Dams and bicycles: Environmental politics and contested mobilities on the Four Rivers Bikeway in South Korea

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What if cycling infrastructure such as nationwide bikeways becomes part of an engineering project that is an antithesis of sustainability? How do cyclists reconcile between their pride in cycling as a healthy way of appreciating nature and the environmental destruction observed along their cycling paths? This paper complicates the familiar characterization of cycling as easily compatible with sustainability agenda by examining South Korean cyclists’ response to the construction of the Four Rivers Bikeway. The Bikeway was planned as a part of the Four Rivers Restoration Project, the largest and most controversial environmental engineering work in the nation’s history. Whereas environmental groups, academics, and concerned citizens strongly opposed the so-called restoration project for its potentially devastating impact on the rivers’ ecosystem, many cyclists welcomed and then enjoyed the nationwide network of cycling paths built along the rivers. In doing so, the cyclists came to consider the new bicycle haven as a space insulated from broader environmental politics within which their riding was made possible. The healthy, nature-loving cyclists on the Four Rivers Bikeway manifested a peculiar kind of “cycling citizenship”–“the links people make between cycling and the worlds outside the bicycle”–that endorsed the state’s investment in cycling infrastructure while evading the question of the state’s responsibility for environmental destruction. This paper suggests that the future sustainability of cycling may not be considered separately from the broader concerns for environmental sustainability and the inevitable political debates around it. © 2020 Informa UK Limited, trading as Taylor & Francis Group.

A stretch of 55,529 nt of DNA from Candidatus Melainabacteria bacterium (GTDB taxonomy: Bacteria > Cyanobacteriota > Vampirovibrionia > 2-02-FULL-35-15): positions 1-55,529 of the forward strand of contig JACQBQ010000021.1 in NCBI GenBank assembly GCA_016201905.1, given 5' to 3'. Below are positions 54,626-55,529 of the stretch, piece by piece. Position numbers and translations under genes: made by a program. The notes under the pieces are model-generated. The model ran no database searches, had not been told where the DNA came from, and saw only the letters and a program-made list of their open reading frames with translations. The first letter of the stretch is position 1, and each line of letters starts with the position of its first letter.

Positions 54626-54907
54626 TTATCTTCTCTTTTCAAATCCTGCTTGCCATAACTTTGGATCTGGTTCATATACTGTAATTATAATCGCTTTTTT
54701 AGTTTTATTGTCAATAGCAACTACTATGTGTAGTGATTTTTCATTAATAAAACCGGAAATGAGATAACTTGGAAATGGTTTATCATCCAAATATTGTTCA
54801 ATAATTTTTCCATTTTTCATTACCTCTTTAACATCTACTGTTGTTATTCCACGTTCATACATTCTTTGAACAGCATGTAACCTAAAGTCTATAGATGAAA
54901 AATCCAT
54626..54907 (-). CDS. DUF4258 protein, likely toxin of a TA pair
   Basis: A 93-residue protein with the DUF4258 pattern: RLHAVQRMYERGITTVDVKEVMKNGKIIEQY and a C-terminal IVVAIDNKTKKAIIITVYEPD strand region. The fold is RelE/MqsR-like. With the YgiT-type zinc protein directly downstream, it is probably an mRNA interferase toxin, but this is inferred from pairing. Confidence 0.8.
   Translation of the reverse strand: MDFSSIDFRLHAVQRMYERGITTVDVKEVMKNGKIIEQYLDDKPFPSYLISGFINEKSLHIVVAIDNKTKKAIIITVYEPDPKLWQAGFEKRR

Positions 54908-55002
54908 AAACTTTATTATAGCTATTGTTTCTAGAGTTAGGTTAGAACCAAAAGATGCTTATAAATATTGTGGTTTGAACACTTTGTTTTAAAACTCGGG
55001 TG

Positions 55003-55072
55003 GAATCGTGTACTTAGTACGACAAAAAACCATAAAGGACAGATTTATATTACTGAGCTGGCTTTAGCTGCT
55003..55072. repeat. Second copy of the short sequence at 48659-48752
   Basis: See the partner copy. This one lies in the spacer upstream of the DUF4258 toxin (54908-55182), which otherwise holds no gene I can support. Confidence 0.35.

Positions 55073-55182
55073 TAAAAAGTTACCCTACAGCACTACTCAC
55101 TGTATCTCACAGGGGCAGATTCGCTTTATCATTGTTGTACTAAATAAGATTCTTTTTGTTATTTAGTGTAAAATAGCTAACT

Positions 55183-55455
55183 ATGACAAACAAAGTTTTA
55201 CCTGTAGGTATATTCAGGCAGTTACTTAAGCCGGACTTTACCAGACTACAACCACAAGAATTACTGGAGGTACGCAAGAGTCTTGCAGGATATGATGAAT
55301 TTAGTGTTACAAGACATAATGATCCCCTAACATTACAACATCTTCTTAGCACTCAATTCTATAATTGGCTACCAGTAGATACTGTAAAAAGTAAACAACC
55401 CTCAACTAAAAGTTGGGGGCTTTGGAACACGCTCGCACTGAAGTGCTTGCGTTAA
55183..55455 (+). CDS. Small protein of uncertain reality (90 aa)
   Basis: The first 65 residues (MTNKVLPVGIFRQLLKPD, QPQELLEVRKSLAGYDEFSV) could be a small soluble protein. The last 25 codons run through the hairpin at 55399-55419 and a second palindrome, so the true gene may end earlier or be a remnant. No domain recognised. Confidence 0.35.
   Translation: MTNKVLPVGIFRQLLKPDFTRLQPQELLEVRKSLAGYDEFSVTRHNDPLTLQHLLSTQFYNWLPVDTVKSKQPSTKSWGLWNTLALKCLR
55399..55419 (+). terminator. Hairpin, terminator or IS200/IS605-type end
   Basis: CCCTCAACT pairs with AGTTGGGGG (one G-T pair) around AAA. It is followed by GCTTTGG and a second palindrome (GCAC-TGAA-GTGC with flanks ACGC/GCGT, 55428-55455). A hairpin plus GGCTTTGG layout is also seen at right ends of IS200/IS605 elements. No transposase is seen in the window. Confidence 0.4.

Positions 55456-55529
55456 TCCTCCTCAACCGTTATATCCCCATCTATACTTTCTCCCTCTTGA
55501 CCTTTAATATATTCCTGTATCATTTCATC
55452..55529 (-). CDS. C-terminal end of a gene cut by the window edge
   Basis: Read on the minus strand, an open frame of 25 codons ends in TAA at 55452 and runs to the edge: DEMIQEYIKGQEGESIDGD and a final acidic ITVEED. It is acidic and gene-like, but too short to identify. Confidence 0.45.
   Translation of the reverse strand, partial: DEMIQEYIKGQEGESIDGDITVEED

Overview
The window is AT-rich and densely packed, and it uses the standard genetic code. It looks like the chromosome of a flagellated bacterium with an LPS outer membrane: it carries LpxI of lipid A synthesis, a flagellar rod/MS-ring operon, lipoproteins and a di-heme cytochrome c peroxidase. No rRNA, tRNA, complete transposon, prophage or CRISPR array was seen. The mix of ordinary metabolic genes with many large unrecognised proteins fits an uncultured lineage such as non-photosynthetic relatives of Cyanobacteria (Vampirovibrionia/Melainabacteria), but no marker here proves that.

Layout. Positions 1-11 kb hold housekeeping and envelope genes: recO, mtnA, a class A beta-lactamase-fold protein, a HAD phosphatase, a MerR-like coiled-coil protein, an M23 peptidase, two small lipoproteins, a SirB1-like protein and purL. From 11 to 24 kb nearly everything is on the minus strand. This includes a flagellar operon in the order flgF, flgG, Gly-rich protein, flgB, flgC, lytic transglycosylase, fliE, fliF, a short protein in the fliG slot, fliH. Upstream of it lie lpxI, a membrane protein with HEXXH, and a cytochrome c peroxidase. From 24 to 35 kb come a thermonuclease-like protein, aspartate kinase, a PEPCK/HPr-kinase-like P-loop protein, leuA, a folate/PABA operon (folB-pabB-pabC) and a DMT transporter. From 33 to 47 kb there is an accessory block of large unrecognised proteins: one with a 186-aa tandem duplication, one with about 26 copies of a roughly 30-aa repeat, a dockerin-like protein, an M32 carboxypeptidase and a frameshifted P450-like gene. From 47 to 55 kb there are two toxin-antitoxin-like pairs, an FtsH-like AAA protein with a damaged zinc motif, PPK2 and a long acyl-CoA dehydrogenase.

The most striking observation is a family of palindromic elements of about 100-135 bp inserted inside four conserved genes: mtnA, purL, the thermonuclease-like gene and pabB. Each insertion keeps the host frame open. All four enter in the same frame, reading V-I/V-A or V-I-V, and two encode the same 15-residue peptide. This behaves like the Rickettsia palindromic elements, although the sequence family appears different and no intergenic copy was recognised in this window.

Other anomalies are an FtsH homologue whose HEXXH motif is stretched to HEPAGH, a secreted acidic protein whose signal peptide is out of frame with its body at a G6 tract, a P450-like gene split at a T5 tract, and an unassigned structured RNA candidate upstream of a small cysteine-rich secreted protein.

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Applied Mobilities, v.7, no.3, pp.215 - 232

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STP-Journal Papers(저널논문)
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